TIME Crime

Boston is Amping Up Security for Marathon

Kurt Schwartz
Elise Amendola—AP Massachusetts Emergency Management Agency Director Kurt Schwartz speaks during a news conference in Framingham, Mass., on March 10, 2014.

Marathon officials announce sweeping security precautions ahead of next month's race, including more than double the number of police officers who were stationed there last year, when two deadly explosions rocked the finish line

With an anticipated one million people expected to gather at the finish line of the 2014 Boston Marathon, exactly where two bombs went off killing three and injuring more than 260 last year, law enforcement officials said Monday that they are tightening security around what will be a very symbolic race.

More than 3,500 police officers, double the 2013 presence, will be present at the race to protect supporters and runners alike, the New York Times reports. Some 36,000 people will be running the race, which is up 9,000 from last year. Twice the usual number of spectators are expected.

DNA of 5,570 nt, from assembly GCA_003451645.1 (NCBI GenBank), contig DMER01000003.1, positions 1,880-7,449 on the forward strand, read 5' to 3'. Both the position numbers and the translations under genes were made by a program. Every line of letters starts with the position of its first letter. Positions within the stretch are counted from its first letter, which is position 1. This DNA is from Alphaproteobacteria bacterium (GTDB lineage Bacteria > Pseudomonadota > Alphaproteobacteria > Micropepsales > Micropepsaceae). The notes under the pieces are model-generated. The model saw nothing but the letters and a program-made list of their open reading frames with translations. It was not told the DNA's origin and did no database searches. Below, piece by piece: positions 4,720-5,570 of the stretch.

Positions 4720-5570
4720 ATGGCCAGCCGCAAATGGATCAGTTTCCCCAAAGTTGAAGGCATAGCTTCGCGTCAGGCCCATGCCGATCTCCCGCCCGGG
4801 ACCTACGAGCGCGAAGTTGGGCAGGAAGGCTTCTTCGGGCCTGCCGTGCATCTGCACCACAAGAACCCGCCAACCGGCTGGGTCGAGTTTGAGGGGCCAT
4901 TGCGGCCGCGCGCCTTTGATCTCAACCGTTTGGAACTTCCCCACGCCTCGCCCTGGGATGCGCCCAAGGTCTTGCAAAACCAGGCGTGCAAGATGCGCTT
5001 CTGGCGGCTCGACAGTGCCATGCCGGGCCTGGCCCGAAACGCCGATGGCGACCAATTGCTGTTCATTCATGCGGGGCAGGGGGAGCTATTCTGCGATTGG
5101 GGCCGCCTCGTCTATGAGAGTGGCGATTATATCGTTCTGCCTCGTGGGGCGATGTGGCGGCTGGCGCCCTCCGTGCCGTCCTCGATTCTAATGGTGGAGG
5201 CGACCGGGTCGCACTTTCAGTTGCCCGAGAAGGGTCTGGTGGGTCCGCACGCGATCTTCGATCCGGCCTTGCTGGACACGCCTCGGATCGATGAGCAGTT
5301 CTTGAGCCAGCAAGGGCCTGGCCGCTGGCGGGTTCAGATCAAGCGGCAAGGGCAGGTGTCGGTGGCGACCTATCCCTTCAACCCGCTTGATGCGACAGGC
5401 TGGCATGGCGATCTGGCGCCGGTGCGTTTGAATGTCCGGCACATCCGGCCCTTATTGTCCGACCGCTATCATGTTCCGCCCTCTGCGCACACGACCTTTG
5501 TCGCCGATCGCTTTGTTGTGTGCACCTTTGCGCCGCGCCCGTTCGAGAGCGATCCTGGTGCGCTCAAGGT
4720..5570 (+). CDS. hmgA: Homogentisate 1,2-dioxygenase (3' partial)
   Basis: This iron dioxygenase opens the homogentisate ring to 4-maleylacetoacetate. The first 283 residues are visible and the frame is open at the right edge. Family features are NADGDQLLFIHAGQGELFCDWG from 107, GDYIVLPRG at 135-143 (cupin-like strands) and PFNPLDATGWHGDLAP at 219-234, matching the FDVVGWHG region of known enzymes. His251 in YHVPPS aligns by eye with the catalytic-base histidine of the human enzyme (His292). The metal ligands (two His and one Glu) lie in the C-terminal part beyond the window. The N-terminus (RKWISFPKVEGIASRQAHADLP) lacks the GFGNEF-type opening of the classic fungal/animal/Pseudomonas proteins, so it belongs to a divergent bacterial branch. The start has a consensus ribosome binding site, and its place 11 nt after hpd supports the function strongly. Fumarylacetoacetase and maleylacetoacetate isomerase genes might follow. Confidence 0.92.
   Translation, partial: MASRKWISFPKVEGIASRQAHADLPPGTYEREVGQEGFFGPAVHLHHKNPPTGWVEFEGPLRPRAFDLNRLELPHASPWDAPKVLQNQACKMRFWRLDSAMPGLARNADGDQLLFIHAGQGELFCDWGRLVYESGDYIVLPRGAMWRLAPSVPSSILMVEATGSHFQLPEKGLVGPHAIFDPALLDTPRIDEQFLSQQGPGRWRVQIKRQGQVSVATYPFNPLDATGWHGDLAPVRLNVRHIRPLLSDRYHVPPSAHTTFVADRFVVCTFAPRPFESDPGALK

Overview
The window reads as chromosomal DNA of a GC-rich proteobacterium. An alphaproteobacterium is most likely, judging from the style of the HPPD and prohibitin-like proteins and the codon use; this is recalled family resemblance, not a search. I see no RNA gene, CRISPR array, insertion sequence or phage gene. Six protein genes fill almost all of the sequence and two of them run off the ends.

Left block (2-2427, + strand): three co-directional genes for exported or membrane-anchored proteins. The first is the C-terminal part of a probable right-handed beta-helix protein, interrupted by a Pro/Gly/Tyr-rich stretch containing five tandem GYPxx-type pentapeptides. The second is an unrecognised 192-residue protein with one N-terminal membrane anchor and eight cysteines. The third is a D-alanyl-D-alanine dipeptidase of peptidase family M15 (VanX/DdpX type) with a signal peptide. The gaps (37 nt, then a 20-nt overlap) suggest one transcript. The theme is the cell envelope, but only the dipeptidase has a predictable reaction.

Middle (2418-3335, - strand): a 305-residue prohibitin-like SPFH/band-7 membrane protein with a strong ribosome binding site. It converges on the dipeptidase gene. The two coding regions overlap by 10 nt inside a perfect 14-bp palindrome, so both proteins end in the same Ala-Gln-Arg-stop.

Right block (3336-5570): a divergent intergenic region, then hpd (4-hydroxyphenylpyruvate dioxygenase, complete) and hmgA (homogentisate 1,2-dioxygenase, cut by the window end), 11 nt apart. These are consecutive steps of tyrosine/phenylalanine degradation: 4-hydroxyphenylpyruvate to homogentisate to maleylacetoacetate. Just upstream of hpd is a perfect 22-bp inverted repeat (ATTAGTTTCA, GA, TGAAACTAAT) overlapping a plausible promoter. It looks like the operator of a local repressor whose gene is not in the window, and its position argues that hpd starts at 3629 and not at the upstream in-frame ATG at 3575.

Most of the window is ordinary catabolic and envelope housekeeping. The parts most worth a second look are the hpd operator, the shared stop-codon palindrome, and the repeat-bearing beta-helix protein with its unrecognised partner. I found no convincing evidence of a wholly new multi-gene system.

Here are some of the precautions that officials announced they would be taking for the April 21 marathon. Plans were made by public safety officials from around the world and the eight towns and cities along the marathon’s course:

  • Spectators are strongly discouraged from wearing vests with large pockets and bringing strollers, backpacks, coolers, and other large bags. Rather they are being asked to keep all items in clear plastic bags.
  • Anyone who does bring a large bag will be subject to search.
  • “Bandits” — also known as unregistered runners who join in the race at random intervals — will be strictly prohibited from the marathon.
  • Spectators and runners alike can only bring one liter of liquid.
  • People can’t wear cumbersome costumes or cover their face.
  • The doubled security force will include private security officers and plainclothes officers. The force will be complemented by hundreds of surveillance cameras, bomb sniffing dogs and security checkpoints.

“We have to get this right 110 percent of the time,” Boston FBI agent Kieran L. Ramsey said, according to the Times. “The bad guys only have to get lucky once.”

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